Review: Robert Plant ‘Digging Deep’
Words by Riley Fitzgerald
Graphic by Press
Robert Plant never quite took to the 1980s. After leaving Led Zeppelin he had the best producers, the best technology, the best studios and the best musicians, none of which ever seemed to be pulling in the same direction. Plant sold millions of records in this time yet little of it leaves a lasting impression next to the monolithic albums of Zeppelin myth.
Every artist needs to be a has-been before they become a legend.
After surviving a decade solo, Plant and Jimmy Page lent one another a hand in restoring each other’s credibility. That is until the pair’s fundamental differences – Pages’ desire for control and Plant’s need to escape from under it – once again drove them apart. Plant’s ’90s solo albums Manic Nirvana and Fate of Nations echo this return to the primal energies of Zep. Yet they too never entirely recapture it.
It is only in the last two decades of Robert Plant’s journey through the ocean of musical creativity that he has finally found land. As Page retired from the world of music to become the curator of Zeppelin’s legacy, Robert came into his own, making records heavy with an earthy magnetism. When presented with the unassailable obstacle of Zeppelin’s legacy, Plant did a very sensible thing. He walked around it. Albums Dreamland and Mighty Rearranger neither negate nor exceed Led Zeppelin, they move past it.
While Page may have created the fantasy sequence from Zeppelin’s The Song Remains The Same concert film where he melds into an older, wizened version of himself Plant – for all his working-class humor and occasional bouts of foppish rock star pomposity – may have arrived closer to this sage figure than his Zeppelin counterpart. In the twilight of his golden exuberance Plant’s musicality has slowly drifted to the surface. Wearing the weight of the years upon his face and on his shoulders, Robert Plant now weaves a compelling blend of psychedelia and pastoral folk fantasy.
Digging Deep is Plant’s journey into the present, well, part of it. It stops short of Plant’s most accomplished solo moments Carry Fire and acclaimed Alison Krauss collaboration Raising Sand. Other materials showcasing Plant’s evolution, such as his Page & Plant albums, snippets from the Led Zeppelin’s 2007 are also absent. Digging Deep is strictly a solo affair.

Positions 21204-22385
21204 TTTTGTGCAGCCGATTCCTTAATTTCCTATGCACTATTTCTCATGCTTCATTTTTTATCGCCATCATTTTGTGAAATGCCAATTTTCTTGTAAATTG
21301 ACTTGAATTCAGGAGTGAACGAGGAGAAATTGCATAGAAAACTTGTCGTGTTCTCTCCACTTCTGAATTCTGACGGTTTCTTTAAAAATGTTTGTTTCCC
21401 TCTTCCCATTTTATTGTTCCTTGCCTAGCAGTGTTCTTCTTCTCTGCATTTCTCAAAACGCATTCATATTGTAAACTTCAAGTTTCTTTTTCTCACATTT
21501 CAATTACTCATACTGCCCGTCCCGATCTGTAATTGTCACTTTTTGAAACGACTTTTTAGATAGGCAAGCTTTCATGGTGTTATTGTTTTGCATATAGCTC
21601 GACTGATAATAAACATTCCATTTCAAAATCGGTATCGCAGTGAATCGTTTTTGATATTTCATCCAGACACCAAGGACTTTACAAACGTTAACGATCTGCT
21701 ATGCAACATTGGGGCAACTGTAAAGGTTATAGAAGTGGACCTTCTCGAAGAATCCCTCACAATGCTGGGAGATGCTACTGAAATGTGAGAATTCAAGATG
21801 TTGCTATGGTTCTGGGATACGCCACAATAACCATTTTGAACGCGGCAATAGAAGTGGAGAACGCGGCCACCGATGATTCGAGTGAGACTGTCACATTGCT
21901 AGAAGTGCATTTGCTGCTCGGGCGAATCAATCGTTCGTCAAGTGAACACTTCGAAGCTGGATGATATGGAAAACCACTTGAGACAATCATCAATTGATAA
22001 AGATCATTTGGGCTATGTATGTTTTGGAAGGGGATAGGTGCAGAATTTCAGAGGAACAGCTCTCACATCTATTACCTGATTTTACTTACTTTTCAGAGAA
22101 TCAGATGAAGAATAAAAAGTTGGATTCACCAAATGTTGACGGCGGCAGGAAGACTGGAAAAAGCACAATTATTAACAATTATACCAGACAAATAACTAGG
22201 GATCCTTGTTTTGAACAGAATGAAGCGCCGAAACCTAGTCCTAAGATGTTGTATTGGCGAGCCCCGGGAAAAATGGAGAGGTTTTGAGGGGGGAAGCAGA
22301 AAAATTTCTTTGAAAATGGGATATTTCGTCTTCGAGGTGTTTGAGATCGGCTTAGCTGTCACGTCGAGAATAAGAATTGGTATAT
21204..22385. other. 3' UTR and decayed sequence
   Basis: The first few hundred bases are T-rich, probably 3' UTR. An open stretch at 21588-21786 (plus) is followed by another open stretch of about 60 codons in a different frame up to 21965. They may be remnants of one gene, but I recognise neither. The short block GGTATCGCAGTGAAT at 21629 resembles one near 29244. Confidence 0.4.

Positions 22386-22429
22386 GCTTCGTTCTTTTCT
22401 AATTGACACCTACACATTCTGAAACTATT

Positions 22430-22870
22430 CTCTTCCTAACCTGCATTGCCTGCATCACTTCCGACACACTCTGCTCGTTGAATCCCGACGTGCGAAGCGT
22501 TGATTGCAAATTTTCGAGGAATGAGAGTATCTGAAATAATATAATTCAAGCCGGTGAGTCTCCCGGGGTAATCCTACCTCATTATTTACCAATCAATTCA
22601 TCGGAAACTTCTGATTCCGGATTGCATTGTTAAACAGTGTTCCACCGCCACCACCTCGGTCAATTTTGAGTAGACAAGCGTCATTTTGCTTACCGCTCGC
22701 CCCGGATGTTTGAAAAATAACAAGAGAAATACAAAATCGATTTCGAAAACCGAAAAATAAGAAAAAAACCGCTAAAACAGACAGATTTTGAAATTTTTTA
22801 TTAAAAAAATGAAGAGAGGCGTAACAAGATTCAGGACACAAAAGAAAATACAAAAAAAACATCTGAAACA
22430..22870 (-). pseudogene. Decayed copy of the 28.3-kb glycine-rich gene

For those looking to go deep into Robert Plant’s material, Digging Deep presents songs that may have been overlooked. ‘Ship of Fools‘ is certainly one of those though each listener will likely have their own. Every song Plant inhabits. Never one to repeat himself, his musical persona shifts and mutates as it tells a story stretching from the Zeppelin crash to the mid-2000s.
An artist can only go so far singing ‘Whole Lotta Love’. Even by the end of Zeppelin Plant had matured beyond recognition. Even before John Bohman‘s death in 1980 he could no longer hit the piercing wail which had defined him (and neither was he trying to). What he could do was survive, harnessing one-fourth of the elemental energy of his previous band, Plant transmuted it into something else.
It’s easy to forget that all this time Plant has simply been trying to keep going. As he did the jumbled mysticism and hippy idealism Plant exhibited as part of the druidic rock band that was Led Zeppelin was rebaptized into something new and has never stopped altering its form. It has taken a long time to refine the alchemy but striking upon a higher form of artistic integrity and loosening up in the process, Plant seems to have hit upon something special by the tail end of Digging Deep‘s recordings.
As Zeppelin’s flash and excess fade, Plant slowly becomes more attuned to a deeper vibration. As his music becomes more dense, more mysterious and more inexplicable. And in doing so it also becomes more human. As the song cycle of Digging Deep draws to its close, Plant becomes less concerned with breaking the mold and expectation of being part of Led Zeppelin and more concerned with shattering expectation period. Robert Plant has no master but the music itself.